Football: Defend and Contain
By Matthew DeFranks | Wednesday, October 30, 2013
Since surrendering 35 points and 450 yards of offense in a loss to Oklahoma on Sept. 28, No. 25 Notre Dame’s defense has come alive.
In wins over Arizona State, USC and Air Force, the Irish defense forced six turnovers, picked up eight sacks and allowed less than 16 points per game. Notre Dame (6-2) has not given up a point in the third quarter during the three-game winning streak, and the Trojans and Falcons did not muster any second-half points.
After the Oklahoma loss, Irish coach Brian Kelly said the defense was solid despite its performance against the Sooners.
“I think our defense is solid,” Kelly said on Oct. 2. “I don’t think they’re spectacular, but I think it’s a solid defense that we can win with. We uncharacteristically gave up two big plays that we’re not accustomed to giving up. We’re solid as a defense. We’re not spectacular, but we’re solid.”
Since then, the Notre Dame defense has contained three dynamic offenses that have each put up at least 40 points in a game this season.
Kelly said the signs for a better defense were apparent to him.
“I felt the fundamentals were in place,” Kelly said on Tuesday. “I thought that we were beginning to play the kind of run defense necessary to keep us in every ballgame. And we were starting to get some really good play on the edge of our defense, which is so important to everything that we do in the 3‑4 defense. So there were signs that were pointing in that direction. Now you’ve got to put it all together. But I was very confident that the markers were there, and they were pointing in the right direction.”
The Irish will now look to slow down Navy’s triple option a week after shutting down the Falcons. Kelly said the Midshipmen (4-3) run a different system than Air Force did.
“But Navy runs the triple option better than anybody in the country,” Kelly said. “I mean, it’s what they do. And they have so many variations off of it, just little variations that make a huge difference, splits, the preciseness of how they run it may not to the untrained eye look like much, but it’s a real big difference.”
Kelly said senior nose guard Louis Nix’s status for Saturday’s game is still up in the air. Nix missed the Air Force game with knee tendonitis. Kelly said Nix was “progressing” but still “questionable.”
Sophomore defensive lineman Sheldon Day is “probable” for Navy, and Kelly said Day has been suffering from a bone bruise.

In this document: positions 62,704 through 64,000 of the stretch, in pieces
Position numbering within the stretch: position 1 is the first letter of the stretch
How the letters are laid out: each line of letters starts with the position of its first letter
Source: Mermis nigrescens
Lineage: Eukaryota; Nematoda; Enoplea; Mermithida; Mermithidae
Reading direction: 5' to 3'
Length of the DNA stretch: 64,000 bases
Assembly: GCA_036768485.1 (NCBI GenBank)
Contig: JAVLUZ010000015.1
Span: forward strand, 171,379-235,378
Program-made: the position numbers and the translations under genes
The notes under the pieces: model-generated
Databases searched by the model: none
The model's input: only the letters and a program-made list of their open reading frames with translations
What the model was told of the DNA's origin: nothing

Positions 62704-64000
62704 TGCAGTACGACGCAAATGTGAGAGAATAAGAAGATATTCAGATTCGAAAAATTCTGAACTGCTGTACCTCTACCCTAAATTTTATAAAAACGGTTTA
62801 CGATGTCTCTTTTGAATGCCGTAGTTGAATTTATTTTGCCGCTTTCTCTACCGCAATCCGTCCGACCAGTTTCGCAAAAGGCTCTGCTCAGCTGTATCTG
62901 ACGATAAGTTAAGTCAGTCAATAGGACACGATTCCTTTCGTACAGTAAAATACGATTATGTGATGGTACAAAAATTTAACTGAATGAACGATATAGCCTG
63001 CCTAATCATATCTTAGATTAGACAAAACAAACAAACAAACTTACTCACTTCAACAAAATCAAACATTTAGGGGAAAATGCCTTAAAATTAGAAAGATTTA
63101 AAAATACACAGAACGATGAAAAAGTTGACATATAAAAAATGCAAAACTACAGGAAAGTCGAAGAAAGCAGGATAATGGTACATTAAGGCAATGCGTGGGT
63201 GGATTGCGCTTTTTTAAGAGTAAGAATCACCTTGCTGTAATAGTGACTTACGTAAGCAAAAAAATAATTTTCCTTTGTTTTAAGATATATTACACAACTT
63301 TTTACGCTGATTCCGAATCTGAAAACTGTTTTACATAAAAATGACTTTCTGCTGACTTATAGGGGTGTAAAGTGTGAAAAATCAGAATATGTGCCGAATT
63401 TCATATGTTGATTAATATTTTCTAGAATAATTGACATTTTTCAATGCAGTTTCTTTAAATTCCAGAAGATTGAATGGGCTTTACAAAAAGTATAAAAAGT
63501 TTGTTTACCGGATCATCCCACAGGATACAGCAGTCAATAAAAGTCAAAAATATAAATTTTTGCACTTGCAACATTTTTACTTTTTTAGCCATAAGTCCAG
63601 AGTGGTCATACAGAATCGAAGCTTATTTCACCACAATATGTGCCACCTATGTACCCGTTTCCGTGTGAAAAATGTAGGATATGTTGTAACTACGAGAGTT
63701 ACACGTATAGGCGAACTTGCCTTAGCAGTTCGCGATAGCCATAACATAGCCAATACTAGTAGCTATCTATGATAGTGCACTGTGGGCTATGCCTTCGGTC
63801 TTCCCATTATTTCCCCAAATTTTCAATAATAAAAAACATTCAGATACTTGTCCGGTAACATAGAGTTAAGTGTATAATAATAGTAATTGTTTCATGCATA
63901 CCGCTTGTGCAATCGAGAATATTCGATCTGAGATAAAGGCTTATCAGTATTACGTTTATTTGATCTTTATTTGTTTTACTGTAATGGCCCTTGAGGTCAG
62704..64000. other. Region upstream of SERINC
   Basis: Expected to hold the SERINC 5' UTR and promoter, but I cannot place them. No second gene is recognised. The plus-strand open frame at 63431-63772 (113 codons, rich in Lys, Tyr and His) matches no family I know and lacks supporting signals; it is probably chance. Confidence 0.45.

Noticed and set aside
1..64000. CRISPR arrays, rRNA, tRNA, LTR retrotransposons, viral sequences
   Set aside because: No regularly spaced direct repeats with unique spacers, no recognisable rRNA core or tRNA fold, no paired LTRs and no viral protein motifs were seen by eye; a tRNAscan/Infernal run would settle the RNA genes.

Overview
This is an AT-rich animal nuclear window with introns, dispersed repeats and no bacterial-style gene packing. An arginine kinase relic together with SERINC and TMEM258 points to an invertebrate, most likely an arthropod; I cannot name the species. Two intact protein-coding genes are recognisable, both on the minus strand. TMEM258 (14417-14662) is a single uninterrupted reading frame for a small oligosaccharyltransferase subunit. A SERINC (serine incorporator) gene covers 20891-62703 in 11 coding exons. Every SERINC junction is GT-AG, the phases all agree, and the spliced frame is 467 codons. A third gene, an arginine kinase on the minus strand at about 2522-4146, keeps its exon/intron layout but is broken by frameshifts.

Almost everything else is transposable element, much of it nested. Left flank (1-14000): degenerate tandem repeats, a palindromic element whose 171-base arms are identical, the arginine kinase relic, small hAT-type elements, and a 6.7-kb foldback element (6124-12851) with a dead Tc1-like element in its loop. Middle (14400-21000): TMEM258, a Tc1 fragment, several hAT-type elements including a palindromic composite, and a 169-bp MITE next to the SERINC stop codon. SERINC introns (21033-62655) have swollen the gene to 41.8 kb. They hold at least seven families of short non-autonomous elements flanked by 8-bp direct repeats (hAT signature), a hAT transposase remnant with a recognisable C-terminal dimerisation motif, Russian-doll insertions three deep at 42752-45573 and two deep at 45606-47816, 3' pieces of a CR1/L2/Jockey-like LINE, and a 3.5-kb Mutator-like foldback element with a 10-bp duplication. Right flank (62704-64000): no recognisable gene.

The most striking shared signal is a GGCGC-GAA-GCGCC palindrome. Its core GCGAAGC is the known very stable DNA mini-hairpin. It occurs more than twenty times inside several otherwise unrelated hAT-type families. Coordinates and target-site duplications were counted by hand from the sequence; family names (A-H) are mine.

Junior linebacker Ishaq Williams will miss Saturday’s game with a knee injury after leaving the Air Force game early.
Kelly said sophomore safety Elijah Shumate was “moving around well” and that he’ll practice. Shumate’s role has not been determined, according to Kelly.
The Irish offensive line will look more like the unit that started the game Saturday than the one that closed the win over Air Force. Graduate student left guard Chris Watt was “probable,” Kelly said, while sophomore right tackle Ronnie Stanley was supposed to practice Tuesday.
Golson talks to SI
In an interview with Sports Illustrated’s Andy Staples, suspended Irish quarterback Everett Golson said he was kicked out of Notre Dame because he cheated on a test.
Golson, who was suspended for the semester because of the transgression, said watching the Irish play without him has been a tough experience.
“I’ve never had so many mixed emotions in my life,” he said to Staples. “I’m constantly watching the game and getting excited. It’s still that sense of, well, you’re not there. Seeing those guys just going out there and battling every week and me not being a part of that, that really kind of hurt me.”
Golson said Notre Dame’s losses were even tougher to deal with.
“I felt like I maybe could have been there, trying to do my best to help the team win so it hurts,” Golson said.
Golson has been working out in San Diego with renowned quarterbacks coach George Whitfield during his absence from school. He said the training has been “ridiculously good for me” and that people should expect a different Golson when he returns to South Bend in January.
“[I'll be] a more polished individual,” Golson said. “That goes for on and off the field. I know a lot of people are more focused on me actually getting on the field. I’m more so focused on getting back in the classroom since that’s where it happened.”
Golson said he did not choose to go to a junior college or even another school because he wanted to finish what he started at Notre Dame.
“My heart was set on going back to Notre Dame, not necessarily to prove to anybody but really, just doing it for me,” he said. “That’s something that I started, and I didn’t want to run away from it and go to a JUCO or go to another school. I was going to face it.”
Contact Matthew DeFranks at email@example.com